450,000 clandestine and unsafe abortions take place in Argentina every year, according to Amnesty International.
Currently, Argentina only allows abortions in cases where a pregnancy is the result of rape, if the mother is mentally ill, or if her own life is at risk. On August 8 2018, Argentina came very close to legalizing abortion. The Senate narrowly rejected a bill that would have made abortions legal within the first 14 weeks of pregnancy, with 38 votes against, 31 in favor and 2 abstentions.
On the streets, thousands of people gathered to show their support or opposition for the bill, divided in two different sides in front of the Congress building.
It was a disappointing result for many women, not just within the country but in Latin America as a whole. Activists planned demonstrations in support of the legislation in several countries like Mexico, Chile, Peru and Uruguay – as well as around the rest of the world too, like in New York City.
Currently in Latin America, only Uruguay, Cuba, Guyana and Mexico City allow women legally to have early-term abortions. This means that 97% of women in the region live in countries that ban abortion or allow it only in rare instances.
Since the bill in Argentina passed in the Congressional vote, similar projects to legalize abortions have been energized throughout Latin America. These movements have not been discouraged by the end result in Argentina this month. Right after the final vote in Argentina, a bill to legalize abortion was introduced in Chile, where abortions are currently legal only under 3 circumstances: when the mother’s life is at risk, when the pregnancy is the result of rape, or when the fetus is non-viable.
Around the same time, Brazil’s supreme court began to consider decriminalizing abortion through the 12th week of pregnancy. Women wearing red robes resembling those worn on the television adaptation of The Handmaid’s Tale gathered outside the supreme court to show their support for decriminalization. Meanwhile, the church sounded its bells as a sign of protest.
Argentine activists and lawmakers haven’t given up either. They are determined to introduce the bill again next year and make sure that this time, it goes through. Most of the Senators who voted against the law argued that it was too broad and missing relevant details that still needed to be debated. One example is the issue of parental consent when the pregnant woman is a minor.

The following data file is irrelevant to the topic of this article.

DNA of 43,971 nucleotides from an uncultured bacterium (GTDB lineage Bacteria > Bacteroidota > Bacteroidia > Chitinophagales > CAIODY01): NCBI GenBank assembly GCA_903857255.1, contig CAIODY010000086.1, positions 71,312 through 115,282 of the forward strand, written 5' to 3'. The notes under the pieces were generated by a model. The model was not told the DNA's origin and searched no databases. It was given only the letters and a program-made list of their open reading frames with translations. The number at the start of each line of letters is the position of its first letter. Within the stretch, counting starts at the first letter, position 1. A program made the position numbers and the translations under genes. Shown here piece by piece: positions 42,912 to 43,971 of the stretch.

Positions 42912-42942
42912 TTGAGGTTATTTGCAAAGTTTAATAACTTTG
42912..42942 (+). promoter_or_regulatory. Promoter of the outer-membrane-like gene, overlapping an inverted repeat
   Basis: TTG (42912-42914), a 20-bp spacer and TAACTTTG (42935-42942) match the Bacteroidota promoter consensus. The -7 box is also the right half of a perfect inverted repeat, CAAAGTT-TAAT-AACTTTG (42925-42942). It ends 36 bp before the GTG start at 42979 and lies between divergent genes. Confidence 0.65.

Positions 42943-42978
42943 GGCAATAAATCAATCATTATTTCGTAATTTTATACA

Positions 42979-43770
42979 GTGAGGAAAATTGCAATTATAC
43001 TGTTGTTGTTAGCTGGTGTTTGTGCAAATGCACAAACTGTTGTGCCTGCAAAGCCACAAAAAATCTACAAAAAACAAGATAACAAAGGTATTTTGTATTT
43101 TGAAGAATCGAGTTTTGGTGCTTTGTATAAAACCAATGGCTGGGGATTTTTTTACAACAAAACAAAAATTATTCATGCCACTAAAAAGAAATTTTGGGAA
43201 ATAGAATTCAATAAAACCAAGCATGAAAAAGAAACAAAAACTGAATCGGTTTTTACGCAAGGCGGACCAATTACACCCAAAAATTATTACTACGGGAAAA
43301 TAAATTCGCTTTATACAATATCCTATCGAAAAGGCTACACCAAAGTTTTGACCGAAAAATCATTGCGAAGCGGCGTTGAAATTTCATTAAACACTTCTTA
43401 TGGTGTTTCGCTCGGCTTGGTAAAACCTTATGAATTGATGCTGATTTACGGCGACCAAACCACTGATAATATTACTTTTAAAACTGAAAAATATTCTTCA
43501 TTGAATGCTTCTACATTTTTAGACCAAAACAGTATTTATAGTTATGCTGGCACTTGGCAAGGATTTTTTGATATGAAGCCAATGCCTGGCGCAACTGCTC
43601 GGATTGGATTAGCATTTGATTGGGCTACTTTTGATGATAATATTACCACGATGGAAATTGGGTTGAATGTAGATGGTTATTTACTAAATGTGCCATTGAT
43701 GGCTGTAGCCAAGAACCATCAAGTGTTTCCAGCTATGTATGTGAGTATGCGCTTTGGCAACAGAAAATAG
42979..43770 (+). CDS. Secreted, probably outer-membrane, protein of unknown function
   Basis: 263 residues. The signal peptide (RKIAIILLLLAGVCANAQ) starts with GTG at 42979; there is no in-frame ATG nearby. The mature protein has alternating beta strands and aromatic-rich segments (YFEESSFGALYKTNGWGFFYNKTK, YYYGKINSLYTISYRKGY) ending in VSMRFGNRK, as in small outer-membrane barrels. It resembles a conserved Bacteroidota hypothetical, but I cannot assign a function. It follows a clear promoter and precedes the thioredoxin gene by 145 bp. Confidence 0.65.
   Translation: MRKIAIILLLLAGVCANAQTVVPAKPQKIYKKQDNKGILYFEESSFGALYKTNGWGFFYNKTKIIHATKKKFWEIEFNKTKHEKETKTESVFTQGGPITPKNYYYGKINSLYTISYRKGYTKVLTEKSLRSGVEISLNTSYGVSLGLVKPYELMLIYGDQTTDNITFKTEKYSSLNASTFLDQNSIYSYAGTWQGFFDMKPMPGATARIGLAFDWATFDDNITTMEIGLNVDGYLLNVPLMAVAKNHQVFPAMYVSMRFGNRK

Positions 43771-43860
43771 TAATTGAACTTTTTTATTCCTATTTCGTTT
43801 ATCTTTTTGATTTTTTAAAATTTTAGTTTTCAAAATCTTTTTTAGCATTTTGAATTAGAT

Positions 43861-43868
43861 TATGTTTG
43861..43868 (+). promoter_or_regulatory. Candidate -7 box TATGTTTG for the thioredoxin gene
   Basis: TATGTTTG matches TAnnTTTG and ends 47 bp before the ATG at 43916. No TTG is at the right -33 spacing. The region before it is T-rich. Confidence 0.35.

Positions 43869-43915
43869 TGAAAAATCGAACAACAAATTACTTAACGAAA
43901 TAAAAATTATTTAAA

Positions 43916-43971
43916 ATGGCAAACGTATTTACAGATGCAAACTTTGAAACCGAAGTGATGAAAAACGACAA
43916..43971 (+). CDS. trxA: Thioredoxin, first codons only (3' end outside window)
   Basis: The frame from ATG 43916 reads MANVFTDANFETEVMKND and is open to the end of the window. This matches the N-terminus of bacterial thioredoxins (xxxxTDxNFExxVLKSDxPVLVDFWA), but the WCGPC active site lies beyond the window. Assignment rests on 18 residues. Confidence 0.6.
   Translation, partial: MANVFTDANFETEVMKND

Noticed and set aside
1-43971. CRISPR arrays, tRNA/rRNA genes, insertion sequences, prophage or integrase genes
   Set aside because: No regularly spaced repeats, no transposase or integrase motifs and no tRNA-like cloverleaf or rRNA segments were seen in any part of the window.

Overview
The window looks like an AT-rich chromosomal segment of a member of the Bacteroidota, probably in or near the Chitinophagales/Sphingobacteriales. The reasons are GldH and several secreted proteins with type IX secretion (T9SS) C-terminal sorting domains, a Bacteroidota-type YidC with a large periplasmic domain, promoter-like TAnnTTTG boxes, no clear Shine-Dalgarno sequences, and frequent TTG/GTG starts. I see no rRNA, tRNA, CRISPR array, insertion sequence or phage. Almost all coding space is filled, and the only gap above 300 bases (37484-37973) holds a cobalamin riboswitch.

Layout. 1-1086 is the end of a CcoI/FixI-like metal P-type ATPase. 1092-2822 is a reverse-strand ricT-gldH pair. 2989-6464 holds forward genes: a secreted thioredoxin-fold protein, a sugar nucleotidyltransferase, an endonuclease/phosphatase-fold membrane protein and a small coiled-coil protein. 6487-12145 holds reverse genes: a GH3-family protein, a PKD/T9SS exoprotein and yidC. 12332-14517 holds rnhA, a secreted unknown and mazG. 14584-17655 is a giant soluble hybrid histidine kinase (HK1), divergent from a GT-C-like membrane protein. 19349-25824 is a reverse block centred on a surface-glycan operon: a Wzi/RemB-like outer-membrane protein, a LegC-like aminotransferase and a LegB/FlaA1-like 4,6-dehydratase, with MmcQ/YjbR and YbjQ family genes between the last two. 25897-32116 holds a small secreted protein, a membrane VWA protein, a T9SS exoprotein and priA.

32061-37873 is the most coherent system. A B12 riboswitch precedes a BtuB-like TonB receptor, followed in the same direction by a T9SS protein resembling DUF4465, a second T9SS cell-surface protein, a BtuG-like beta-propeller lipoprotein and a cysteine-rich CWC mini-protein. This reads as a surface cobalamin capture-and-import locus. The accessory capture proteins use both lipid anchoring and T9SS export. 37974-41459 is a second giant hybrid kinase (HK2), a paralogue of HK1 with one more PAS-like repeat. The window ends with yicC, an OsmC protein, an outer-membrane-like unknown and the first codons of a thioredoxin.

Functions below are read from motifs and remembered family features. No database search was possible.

In the meantime, the federal government is considering decriminalization of abortion in the penal code. This wouldn’t give women access to safe abortions, but it would save them from the threat of being imprisoned as a result of an abortion. This is yet to be presented and debated, but it would do part of what the proposed law intended to do (leaving out the need for better sex education, access to contraceptives and safe abortions in hospitals and under the care of health professionals).
On a personal note, it was incredibly moving for me to have the opportunity to join the women who had gathered in front of Congress to show their support for the law. I saw women of all ages and all sectors of society together, supporting the same cause. The air was filled with hope and solidarity.
These women spent a cold night out in the rain, sharing umbrellas and blankets while they waited for the decision, encouraging each other even though they knew the law was very unlikely to pass. Their strength is what keeps this movement going, and it’s the reason this law will be approved, sooner or later.
If you want to support Argentinian activists, they have created The Young Feminist Fund for Argentina to support projects designed and led by young women’s rights defenders until abortion is legal in the country. You can find them on Twitter as @FondoFeminista.
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